Other things to consider when choosing a place to store your gold include the security of the depository, the amount of insurance, and the cost of keeping your metals.
When can I withdraw from my gold IRA?
IRAs are designed for retirement savings. When you put money in an IRA to save for retirement, the government gives you tax benefits. It also places restrictions on how you can use the funds in your gold IRA.
With a traditional IRA, you cannot make withdrawals from the account until you turn 59 ½. After you reach retirement age, all withdrawals are counted as income and taxed accordingly. If you must make a withdrawal before you turn 59 ½, you have to pay an additional 10% penalty on the withdrawn funds.
Traditional IRAs also have required minimum distributions for those over 70 ½. These rules force you to withdraw a minimum amount from your IRA each year based on a formula, with penalties for people who fail to make the withdrawals.
With a Roth IRA, you can withdraw money that you’ve contributed to the IRA at any time without penalty. You can withdraw contributions and earnings without restriction once you turn 59½. In either case, you pay no taxes on withdrawals. You must pay income tax plus a 10% penalty on early withdrawals.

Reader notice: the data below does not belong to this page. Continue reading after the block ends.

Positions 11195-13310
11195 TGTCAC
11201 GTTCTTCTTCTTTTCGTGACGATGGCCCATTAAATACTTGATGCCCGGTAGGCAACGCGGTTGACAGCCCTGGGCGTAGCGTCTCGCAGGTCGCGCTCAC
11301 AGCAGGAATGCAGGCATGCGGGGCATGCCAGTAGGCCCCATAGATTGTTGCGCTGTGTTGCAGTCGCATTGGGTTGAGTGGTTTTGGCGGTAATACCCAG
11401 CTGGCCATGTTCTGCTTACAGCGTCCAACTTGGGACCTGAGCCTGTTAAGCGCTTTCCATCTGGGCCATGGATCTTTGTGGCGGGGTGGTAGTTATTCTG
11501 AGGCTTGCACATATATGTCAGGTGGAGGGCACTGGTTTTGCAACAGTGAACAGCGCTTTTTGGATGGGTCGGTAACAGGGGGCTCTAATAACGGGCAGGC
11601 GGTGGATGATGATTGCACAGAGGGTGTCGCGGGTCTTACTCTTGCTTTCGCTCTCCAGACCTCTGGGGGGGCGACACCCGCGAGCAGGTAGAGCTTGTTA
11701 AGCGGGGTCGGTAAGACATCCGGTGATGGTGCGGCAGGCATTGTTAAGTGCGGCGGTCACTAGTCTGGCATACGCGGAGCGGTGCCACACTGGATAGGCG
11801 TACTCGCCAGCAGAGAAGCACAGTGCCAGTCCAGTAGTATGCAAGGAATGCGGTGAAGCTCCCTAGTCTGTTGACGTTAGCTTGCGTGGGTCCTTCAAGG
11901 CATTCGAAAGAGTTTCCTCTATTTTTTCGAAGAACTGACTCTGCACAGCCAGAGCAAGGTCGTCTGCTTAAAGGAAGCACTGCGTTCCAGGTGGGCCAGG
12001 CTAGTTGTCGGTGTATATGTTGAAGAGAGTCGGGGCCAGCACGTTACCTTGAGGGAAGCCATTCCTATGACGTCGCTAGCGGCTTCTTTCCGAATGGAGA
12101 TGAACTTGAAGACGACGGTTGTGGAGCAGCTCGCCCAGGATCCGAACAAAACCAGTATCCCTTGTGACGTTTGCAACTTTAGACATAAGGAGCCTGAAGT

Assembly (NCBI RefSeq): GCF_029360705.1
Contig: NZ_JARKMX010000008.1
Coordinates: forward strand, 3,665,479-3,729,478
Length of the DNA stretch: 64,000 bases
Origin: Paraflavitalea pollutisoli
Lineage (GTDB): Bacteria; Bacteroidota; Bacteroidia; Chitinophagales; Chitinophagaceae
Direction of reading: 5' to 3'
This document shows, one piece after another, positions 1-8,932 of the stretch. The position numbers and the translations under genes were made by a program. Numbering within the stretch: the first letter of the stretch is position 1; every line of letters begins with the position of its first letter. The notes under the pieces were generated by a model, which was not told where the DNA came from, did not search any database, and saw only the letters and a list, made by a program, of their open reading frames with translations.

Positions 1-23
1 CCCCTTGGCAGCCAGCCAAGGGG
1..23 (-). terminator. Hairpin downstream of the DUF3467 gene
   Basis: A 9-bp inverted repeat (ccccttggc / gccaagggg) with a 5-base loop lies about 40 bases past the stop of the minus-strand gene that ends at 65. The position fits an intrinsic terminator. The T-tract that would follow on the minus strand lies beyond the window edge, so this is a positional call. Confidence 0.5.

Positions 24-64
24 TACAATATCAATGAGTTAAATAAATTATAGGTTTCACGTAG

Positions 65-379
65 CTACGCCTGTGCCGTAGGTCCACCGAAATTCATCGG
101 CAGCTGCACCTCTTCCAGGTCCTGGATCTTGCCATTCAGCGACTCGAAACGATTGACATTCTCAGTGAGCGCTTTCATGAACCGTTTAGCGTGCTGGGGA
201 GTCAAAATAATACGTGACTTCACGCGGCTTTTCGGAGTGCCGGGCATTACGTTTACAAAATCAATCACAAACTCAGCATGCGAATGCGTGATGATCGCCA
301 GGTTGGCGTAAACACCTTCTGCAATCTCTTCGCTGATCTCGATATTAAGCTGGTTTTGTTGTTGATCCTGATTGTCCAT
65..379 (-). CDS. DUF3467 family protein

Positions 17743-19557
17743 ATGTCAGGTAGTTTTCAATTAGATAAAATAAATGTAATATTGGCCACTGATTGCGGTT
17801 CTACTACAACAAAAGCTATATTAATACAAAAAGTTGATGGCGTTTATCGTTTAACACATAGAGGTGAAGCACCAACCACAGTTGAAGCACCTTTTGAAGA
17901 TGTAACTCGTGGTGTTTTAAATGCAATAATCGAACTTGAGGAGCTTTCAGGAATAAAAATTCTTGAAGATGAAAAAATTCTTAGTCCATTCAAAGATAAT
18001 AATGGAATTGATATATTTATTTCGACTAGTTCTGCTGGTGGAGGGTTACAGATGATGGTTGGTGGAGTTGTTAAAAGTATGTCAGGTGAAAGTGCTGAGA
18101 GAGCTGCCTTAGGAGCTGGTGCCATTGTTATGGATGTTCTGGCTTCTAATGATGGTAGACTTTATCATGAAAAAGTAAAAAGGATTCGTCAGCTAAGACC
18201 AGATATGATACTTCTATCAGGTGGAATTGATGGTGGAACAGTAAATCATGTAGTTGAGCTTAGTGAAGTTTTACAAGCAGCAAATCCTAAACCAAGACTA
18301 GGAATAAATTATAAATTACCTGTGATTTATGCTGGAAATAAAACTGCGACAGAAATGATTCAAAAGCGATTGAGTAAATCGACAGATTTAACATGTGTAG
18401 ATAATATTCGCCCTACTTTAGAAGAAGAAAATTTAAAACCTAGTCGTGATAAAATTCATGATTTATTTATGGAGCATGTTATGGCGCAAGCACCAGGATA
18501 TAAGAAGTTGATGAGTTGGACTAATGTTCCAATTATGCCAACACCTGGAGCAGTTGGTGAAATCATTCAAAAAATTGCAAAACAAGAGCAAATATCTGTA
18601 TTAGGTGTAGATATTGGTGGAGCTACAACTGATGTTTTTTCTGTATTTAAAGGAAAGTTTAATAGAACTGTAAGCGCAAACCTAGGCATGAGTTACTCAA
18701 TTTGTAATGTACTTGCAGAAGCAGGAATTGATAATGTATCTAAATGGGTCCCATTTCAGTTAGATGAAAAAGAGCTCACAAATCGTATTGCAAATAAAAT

There are some exceptions to these rules. For example, you may make penalty-free early withdrawals for a first-time home purchase, qualified medical expenses, qualified educational expenses, or as part of a substantially equal periodic payment plan for early retirees.
>> Read More: Is a gold IRA good for seniors?
Where can I open a gold IRA account?
While there are fewer companies that provide gold IRAs than other types of IRAs, you still have several options. It’s essential to take the time to compare companies to find the best one for your situation.
To get started, you can consider some of the companies below who each offer several educational resources for getting started.
Companies Offering Gold IRA Acounts
To learn more about your options, check out our guide to finding the best gold IRA company.
Author: TJ Porter